They probably mean well, but...
Unsolicited advice: We've all received it at some point in our lives and we've all given it as well. In some cases, if we didn't know enough about the circumstance to ask for advice then we were appreciative if someone told us, but those moments are few and far between.
The majority of the time, we feel that the other person is trying to take our own power away. We feel as if they believe we aren't capable of taking care of ourselves and knowing what we need. The advice gives us a feel that we have some of our own freedom and autonomy taken away.
Though these thoughts and emotions are very much real and should be acknowledged, it's not like we want to explode with all of those raw feelings onto the other person. The trick is in communicating our feelings through a boundary, while also doing it in a respectful manner so the other person doesn't immediately feel attacked.
The way we respond can vary greatly depending on the context: who the person is, what they're giving advice on, the nature of your relationship with them, and so on. However, there are some statements that can work pretty universally. Here are some examples:
- "I appreciate your concern, but I don't need your advice."
- "Sorry, but I don't need advice with this right now."
- "I know that you care, but all I need right now is a listening ear, not advice."
- "I know yo're concerned about me in this situation, but I don't feel that your advice is helpful right now. I'd really appreciate it if you would just listen."
- "I know you're trying to help, but I don't feel that I need advice right now. I'd appreciate it if you'd just accept it and let me learn on my own. I will ask you for advice when and if I feel that I need it."
In addition to these statements, here are some other guidelines you should follow:
1. Acknowledge the other person's feelings.
By acknowledging the other person's point of view, it helps to "cushion" things a bit so they're more willing and open to hearing what you have to say. If we don't do this, the other person is much more likely to get defensive and not hear you.
2. State your feelings.
Make sure you state your feelings rather than thoughts. If we say things like, "I don't like your advice," then that's a thought we have. If we shift it around and say, "I feel that I don't need advice right now," it becomes much less of an attack. In some rare cases of more intimate relationships, we may be able to go so far as to say something like, "Your advice makes me feel like I'm not competent enough to take care of myself."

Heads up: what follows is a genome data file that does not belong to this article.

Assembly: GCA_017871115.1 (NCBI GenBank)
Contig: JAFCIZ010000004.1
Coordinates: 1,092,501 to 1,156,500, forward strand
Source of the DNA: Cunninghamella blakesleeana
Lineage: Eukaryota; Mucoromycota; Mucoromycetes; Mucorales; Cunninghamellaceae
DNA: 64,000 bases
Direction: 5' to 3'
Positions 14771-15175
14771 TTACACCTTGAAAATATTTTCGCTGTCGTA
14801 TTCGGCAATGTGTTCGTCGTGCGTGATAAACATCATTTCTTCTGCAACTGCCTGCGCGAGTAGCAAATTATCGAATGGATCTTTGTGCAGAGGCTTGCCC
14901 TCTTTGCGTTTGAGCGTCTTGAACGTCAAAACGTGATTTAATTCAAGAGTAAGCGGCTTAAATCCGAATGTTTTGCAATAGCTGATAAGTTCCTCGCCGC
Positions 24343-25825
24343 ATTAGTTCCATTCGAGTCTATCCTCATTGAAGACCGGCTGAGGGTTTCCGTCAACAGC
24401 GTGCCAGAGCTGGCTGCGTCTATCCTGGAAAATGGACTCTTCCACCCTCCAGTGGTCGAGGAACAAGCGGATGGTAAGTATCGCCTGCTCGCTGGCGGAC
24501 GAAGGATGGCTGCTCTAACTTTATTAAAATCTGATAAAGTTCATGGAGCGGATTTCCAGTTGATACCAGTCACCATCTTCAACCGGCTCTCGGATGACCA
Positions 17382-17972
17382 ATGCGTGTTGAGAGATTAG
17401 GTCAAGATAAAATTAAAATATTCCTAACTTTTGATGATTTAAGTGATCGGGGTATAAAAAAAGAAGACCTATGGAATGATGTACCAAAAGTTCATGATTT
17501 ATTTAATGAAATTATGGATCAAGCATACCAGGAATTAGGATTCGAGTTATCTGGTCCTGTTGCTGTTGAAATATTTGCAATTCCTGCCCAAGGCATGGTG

This is much more vulnerable, so I wouldn't encourage you to jump into that right away. However, it's something worth striving for in relationships, especially the ones that are more intimate by nature, like with a partner or family member.
3. Say what you want instead.
If a person is giving you advice, it's obviously because on some level they really care and want you to be OK and do well. If you tell them what you would like for them to do instead, it gives them the opportunity to still be helpful. It also helps to clear out any confusion that they might have.
Stating what you want also helps because it encourages you to stand in your own personal empowerment. Doing so encourages you to fully take charge by knowing and saying exactly what you want.
4. Pick your battles.
If you feel that some unsolicited advice has really aggravated you, then say something, especially if the relationship is very important to you. If we don't say it, it becomes repressed and those angry feelings may come out in some other way in the relationship down the road. By sharing what you genuinely feel and want, it helps to "clear the slate."
If the relationship isn't necessarily a close one, then really check in on how you feel. It may actually be easier or a good way to "practice" if it's someone you don't know very well. Yet, if you know the person may have some toxic behavior patterns and doing so may cause you too much stress, then you may want to hold off.
5. Set boundaries.
Overall, when it comes to figuring out how to set a boundary and make your feelings known , ask yourself, "How would I feel if someone said this to me?" This method isn't bullet proof because we're all very different in our preferences. We can also be skewed in our honest opinion of how we would react if someone told that to us, because we're more focus on our own aggravated feelings right now.
Yet, sometimes doing the whole "put yourself in someone else's shoes" thing can help us figure out the best way to word things because it encourages us to step out of ourselves and look at it from an outside perspective.
This article was originally published at Jennifer Twardowski. Reprinted with permission from the author.